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How to ensure software development can thrive in the new hybrid normal

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(Image credit: Image source: Shutterstock/niroworld)

The pandemic has changed the way we all work. Possibly forever. While this has resulted in some upheaval, it has also produced new ways of working that will deliver long-term benefits as we adapt to the world of flexible working.

In this article I’ll explore the challenges we’ve faced, the lessons we’ve learned and the impact it’s had on communication and culture. While certainly challenging, it is a process that has enabled us to maintain momentum during lockdown and now transition to the new hybrid normal.

Life before Covid

Employing over 300 people, Sports Development is responsible for innovating, enhancing, and maintaining bet365’s sports betting platform. 

This includes a wide range of activities from working collaboratively on the design of the user interface with the business and delivery of real-time content across multiple devices, to the processing and settlement of transactions driven from that content.

Prior to the pandemic, we worked in a way that I’m sure is not too dissimilar to many software development departments operating within large technology businesses. 

A requirement would come in from the business for a new product or service from which our architectural team would create a high-level development vision for the project. We’d then bring people together from various teams across the business and within the development function to discuss the requirements and put more meat on the bones of the plan.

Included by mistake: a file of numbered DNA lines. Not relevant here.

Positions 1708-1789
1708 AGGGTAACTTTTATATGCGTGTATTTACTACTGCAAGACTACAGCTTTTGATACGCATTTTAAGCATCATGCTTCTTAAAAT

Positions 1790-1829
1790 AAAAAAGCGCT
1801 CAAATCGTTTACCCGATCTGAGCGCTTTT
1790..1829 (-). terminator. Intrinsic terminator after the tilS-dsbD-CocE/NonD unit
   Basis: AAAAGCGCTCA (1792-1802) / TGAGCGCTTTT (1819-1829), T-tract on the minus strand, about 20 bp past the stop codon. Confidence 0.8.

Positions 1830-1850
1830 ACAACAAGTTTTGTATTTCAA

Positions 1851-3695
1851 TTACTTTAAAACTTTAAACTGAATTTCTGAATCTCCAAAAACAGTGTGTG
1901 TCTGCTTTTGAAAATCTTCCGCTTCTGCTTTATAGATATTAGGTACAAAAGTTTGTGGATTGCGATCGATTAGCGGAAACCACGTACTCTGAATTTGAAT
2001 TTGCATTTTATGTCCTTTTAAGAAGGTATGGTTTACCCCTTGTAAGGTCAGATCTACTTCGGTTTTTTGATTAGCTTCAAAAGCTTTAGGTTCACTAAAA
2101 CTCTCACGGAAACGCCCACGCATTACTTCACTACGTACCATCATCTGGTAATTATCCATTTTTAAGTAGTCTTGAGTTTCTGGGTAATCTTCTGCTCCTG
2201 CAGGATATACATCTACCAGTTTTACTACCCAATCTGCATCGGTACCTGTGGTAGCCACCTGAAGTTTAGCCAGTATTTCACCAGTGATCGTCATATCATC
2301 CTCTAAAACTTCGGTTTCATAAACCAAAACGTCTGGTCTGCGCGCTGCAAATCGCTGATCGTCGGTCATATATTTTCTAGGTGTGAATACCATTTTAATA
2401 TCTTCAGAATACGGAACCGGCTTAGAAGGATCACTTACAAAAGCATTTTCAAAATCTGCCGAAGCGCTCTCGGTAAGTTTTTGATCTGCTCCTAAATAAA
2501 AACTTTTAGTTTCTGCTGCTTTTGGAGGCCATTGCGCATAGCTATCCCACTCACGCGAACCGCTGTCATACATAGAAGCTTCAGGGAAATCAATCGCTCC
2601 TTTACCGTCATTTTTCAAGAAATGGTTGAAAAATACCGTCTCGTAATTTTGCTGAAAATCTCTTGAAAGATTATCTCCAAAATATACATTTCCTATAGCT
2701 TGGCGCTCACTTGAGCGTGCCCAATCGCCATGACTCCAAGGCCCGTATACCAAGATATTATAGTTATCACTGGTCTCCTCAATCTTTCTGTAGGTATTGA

At this point, conversations would be informal, free-flowing discussions and brainstorming of ideas with the aim of identifying the right direction, the resource needed, timescales, and the rough outlines for any technical solutions. 

The result was a rough matrix of what was needed and who would be involved. 

Technical leadership would then come in and create the solution document. Again, we would use the length and breadth of the expertise within the building to design the solution. Discussions would take place in breakout rooms. Team members would come in and out as needed and people would be called in at a moment’s notice to contribute. 

Finally, the list of achievable tasks would be broken down into deliverables, teams selected to execute and project managers assigned.

All the way along the Software Delivery Life Cycle (SDLC), the process took a similar bent. Using the power of the office, we’d collaborate and communicate across multiple teams and departments. As much as possible, people would be located geographically close together in the building to give us the best opportunity to get the job done as effectively and efficiently as possible.

Systems and process had been formalized over time, while collaboration and communication were both formal and informal to allow creativity to thrive. Informality is just as crucial as formality. The ability to pick people’s brains, discuss ideas or find solutions to sticky problems in real-time. 

Certainly, technology was a key element for bringing people together because we operate across multiple sites. But there is no doubt that close contact is essential for driving the velocity of action needed to deliver a project. 

Availability and interruption are key. It ensures we can bring people together quickly to discuss and push a project forward. Despite the deep technical and keyboard-bound nature of the work we do, a strong verbal tradition is an essential part of our culture and our primary method for keeping everything and everyone in sync.

Very little is done in isolation. To ensure frictionless progress or at least as much as possible, it’s imperative that people from across the business can meet, be kept up to speed on progress and work through challenges.

It’s a very collaborative process. Much like making a film. A project’s success isn’t delivered by any one person or team and requires the free flowing of communication to ensure the project can be delivered to the business’s timeframe.